Although land for housing is available in informal and semi-formal settlements, expanding families cannot access it easily as they did in previous decades, due to a massive increase in the cost of land. One square metre of land in a newly developed katchi abadi (neighbourhood) cost 1.7 times the average daily wage for an unskilled labourer in 1992, compared to 40 times today. As a result, the only affordable and secure option for an increasing number of families is to build upwards, densifying their settlements. Nawalane in Lyari, for example, had a density of 620 people per hectare in 1992, compared to over 3,250 people per hectare today. Similar conditions are emerging in most of the older informal settlements and in many formal settlements as well. Apartment complexes, which had an average of five or six people per apartment living in them a decade ago, now often have 12 to 15 people. Although high densities have numerous advantages for city and infrastructure planning, the abnormally high and unplanned densities emerging in the older settlements of Karachi are leading to significant social and physical problems. Overcrowded quarters can lead to family quarrels, tension among children and adolescents, promiscuity , inconvenience for married couples, breakdown of community cohesion, problems in use of toilets and kitchens, which increasingly have to be shared, and an increasing gap between water demand and supply.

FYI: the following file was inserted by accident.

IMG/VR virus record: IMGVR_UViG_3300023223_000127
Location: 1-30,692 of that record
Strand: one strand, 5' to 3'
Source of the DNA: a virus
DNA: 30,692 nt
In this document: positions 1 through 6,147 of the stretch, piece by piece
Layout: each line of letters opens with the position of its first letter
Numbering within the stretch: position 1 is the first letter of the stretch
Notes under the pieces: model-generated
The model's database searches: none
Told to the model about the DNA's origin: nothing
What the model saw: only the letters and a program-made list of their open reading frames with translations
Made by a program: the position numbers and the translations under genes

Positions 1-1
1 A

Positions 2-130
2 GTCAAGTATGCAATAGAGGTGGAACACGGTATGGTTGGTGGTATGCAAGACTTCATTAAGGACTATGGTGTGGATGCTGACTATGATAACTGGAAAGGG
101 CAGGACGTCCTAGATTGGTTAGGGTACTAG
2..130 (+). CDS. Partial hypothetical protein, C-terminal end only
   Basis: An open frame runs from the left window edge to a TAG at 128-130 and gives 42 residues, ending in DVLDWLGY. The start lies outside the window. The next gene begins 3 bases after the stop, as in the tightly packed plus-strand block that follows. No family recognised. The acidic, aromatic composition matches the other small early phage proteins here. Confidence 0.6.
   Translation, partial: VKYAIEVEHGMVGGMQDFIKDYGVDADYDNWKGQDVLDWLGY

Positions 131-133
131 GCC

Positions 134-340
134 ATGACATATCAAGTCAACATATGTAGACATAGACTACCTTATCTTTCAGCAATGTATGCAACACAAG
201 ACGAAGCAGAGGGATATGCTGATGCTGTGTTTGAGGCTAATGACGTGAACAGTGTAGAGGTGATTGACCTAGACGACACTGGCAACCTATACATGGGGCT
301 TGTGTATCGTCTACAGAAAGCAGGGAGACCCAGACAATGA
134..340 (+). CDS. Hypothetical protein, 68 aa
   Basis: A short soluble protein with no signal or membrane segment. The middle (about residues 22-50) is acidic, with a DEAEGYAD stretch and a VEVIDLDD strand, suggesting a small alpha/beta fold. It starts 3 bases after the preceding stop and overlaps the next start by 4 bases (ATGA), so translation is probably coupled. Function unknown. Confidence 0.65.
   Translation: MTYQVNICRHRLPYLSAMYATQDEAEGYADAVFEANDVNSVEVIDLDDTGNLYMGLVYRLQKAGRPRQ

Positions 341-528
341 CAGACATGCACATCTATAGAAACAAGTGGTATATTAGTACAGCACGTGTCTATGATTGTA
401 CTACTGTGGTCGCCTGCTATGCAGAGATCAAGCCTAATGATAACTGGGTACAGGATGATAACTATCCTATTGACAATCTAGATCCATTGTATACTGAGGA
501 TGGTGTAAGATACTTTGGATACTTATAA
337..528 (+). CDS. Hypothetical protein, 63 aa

Density is thus a critical issue in relation to sustainable urban planning, and so we conducted a series of four case studies in low- to lower middle-income housing sites in Karachi. The research, in collaboration with the Urban Research and Development Cell of the Department of Architecture and Planning at the NED University Karachi and supported by the International Institute for Environment and Development (UK) investigated three settlements of small plots and one apartment complex and included a hypothetical re-design exercise to explore how high density settlements could be constructed on these sites according to peoples’ preferences, without compromising their living conditions.
The four case studies yielded a number of conclusions that could inform the planning of liveable high density housing in low- to lower middle-income areas. First of all, the vast majority of respondents and interviewees in the four settlements wanted to own a house and not an apartment. They pointed out that it was essential that they carry out some income generating activity in their homes, something that was not possible in an apartment complex, apart from activities such as giving tuition to school children. In addition, they preferred homes that could grow incrementally to house some of their married children, since finding separate accommodation was not an affordable option. Again, this was not felt to be possible in apartment buildings. There was a general consensus among those living in plot settlements that when they first built their homes, they did not consider the additions that they would make incrementally as their needs increased. As a result, their houses were badly planned and ventilated, and the settlements environmentally degraded. They agreed that if they had had access to design and technical advice when they first built their homes, they would not have suffered these problems to the same extent.